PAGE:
James Leach: Edge computing and the Internet of Things will drive the globalization of data centers. Over time you will see a global data center fabric based on a hub and spoke architecture. In this model, large wholesale data centers will be the hubs and software defined networks will be the spokes, connecting the data centers to each other, cloud providers, internet applications, and edge devices.
From a user perspective, applications are inherently global. These global applications require a global data center deployment to maximize application performance and reliability. Data center buyers don’t want to be their own general contractor to build this global data center platform. They want to work with a single colocation provider that can offer bundled pricing, a common contract, and an integrated global service model.
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The impact of the emerging hub and spoke IT architecture will be to drive wholesale data center hubs in top data center markets worldwide with a flexible capacity model. Typically three to five large footprint, wholesale deployments are required around the world to maximize application reliability, minimize network latency, and leverage business continuity / disaster recovery strategies. Customers are looking for flexible capacity at these wholesale sites to support business expansion and contraction and optional resiliency configurations (2N + 2 and derivatives) mapped to the application architecture.
Lastly, in this new world of edge computing and the Internet of Everything, network interconnection becomes critical. Diverse network paths between all data centers are required to deploy an integrated data center model, and direct access to major cloud providers and internet applications is needed to enable a hybrid “Colo + Cloud” computing model.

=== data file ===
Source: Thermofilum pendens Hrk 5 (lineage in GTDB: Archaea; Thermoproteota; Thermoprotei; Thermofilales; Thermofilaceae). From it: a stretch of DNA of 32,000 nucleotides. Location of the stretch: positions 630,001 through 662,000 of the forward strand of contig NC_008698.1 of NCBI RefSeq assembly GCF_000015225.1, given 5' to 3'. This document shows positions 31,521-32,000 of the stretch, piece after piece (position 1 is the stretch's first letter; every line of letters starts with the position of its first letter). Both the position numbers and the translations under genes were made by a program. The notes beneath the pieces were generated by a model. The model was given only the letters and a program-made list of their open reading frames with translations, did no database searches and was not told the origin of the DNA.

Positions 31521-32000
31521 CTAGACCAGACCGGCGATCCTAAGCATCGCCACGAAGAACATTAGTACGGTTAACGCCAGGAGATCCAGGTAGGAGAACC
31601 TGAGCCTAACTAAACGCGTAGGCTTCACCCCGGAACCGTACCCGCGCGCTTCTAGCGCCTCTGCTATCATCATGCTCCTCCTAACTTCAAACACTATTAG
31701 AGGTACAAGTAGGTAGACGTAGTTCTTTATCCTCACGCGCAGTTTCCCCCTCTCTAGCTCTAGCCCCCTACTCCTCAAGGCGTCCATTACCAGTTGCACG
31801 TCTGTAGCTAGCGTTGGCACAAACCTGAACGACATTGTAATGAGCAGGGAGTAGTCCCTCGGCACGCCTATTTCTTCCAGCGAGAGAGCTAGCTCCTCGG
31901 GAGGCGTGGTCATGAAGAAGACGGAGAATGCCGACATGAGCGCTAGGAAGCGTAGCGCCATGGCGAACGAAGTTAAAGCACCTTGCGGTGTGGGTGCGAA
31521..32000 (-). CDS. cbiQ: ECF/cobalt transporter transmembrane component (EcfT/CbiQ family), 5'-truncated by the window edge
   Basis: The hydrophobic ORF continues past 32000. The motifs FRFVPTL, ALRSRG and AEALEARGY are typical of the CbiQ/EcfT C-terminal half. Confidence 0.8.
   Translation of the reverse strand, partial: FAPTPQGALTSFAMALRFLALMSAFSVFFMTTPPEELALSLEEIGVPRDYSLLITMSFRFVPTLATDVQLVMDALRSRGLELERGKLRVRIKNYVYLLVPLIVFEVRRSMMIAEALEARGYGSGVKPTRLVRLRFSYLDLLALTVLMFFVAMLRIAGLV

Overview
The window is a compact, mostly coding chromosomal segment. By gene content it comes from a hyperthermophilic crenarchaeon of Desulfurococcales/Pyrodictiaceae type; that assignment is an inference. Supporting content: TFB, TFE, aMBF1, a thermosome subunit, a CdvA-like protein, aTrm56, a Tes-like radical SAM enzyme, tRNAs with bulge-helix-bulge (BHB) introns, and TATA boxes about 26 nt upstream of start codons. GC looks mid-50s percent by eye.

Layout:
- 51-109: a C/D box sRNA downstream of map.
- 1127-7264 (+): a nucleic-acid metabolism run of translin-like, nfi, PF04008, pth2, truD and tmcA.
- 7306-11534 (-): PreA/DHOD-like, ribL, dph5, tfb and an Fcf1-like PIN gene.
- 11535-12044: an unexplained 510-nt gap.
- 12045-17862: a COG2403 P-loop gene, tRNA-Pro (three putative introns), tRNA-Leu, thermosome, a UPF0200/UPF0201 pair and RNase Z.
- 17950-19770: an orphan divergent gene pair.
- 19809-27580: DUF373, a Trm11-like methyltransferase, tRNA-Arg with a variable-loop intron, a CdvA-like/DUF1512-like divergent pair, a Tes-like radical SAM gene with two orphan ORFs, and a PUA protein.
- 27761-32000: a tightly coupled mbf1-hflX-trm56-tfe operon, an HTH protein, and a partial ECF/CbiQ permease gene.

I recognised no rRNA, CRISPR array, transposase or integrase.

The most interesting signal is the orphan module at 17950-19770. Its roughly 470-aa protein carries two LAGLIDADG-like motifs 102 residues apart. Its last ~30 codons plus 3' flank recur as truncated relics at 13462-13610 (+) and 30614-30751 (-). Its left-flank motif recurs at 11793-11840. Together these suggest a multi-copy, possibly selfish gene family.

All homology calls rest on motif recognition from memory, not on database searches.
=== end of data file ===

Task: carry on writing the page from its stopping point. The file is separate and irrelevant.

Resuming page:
David Shepard: Edge computing and the Internet of Things go hand in hand. Network latency issues occur when data has to travel a longer distance from beginning to end, so what we’re saying here is that the network has limitations. About 5.5 million new “things” are connected to the Internet every day, and when they need to travel further to talk to their connection source, it will take longer and increase traffic on the network as a whole.
Edge data centers are an excellent solution to a rapidly increasing number of connected devices. Data centers in more remote places offer a quicker connection to internet and to the world and relieve stress on the network for common tasks. With modular data center technology and DCIM tools in place, it’s much simpler to build and manage a data center in more areas of the world, outside of the mainstream data center markets.
Ted Behrens: The industry as a whole has gone through many iterations on how we view a “unit of scale” when deploying infrastructure over the last couple of decades. There has been a significant focus in recent years to drive centralized infrastructure in order to achieve standardization and ease system management challenges.
The growth in demand for content has outpaced the capacity of a centralized infrastructure model, particularly when you look out along the near-term growth curve. The recent trend in edge build-out really is a course correction to match up with this new curve and once again redefines the appropriate “unit of scale.”
Data Center Frontier: Recent cloud growth has increased the focus on “speed to market” – the ability to deploy data center capacity rapidly and efficiently. How would you evaluate the industry’s progress on provisioning timelines, and where do you see opportunities to improve it?